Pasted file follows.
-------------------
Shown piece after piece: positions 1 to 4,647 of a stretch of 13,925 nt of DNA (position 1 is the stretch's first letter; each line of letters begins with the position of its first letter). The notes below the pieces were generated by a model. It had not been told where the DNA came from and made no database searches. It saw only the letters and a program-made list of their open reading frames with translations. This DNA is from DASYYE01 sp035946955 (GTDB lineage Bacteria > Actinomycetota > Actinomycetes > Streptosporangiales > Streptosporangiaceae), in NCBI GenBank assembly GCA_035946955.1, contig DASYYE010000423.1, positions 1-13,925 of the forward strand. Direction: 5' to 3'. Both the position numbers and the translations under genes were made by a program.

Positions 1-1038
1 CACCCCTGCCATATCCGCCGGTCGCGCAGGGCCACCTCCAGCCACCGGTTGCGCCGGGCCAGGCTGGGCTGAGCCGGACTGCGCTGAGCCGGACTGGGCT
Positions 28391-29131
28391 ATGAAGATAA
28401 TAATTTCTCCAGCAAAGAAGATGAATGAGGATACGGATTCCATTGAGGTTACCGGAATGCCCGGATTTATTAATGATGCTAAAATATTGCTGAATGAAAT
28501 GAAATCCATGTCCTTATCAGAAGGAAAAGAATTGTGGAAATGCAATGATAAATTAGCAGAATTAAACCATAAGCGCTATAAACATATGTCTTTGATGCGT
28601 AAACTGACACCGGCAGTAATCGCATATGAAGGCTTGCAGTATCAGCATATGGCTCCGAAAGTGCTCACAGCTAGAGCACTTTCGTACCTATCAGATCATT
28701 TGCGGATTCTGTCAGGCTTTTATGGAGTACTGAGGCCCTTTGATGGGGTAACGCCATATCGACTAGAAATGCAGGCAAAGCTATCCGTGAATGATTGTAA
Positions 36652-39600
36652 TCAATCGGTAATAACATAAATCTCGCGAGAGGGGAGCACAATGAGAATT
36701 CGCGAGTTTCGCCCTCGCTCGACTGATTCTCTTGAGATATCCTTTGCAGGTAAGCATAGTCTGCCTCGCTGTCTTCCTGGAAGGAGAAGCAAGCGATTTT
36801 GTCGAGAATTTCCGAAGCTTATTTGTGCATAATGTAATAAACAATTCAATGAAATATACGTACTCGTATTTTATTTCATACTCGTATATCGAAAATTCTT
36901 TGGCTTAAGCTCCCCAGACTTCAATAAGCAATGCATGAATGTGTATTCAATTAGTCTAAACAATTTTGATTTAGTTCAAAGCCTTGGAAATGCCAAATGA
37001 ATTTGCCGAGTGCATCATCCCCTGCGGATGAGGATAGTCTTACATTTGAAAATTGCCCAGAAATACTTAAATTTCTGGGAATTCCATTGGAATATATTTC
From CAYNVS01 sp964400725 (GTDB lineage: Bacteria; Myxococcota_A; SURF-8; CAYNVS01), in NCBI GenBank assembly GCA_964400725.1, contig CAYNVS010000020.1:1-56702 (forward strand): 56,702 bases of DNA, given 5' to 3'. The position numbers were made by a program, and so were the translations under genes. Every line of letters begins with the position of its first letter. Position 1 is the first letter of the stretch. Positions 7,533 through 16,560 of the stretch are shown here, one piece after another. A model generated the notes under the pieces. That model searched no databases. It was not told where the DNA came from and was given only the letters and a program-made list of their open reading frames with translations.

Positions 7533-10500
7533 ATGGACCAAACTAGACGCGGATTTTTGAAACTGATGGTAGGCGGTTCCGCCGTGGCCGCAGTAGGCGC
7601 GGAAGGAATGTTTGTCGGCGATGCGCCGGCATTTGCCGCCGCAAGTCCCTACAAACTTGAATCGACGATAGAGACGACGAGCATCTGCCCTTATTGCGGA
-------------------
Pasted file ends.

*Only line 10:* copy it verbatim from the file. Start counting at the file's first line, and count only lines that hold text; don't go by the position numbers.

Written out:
Positions 36652-39600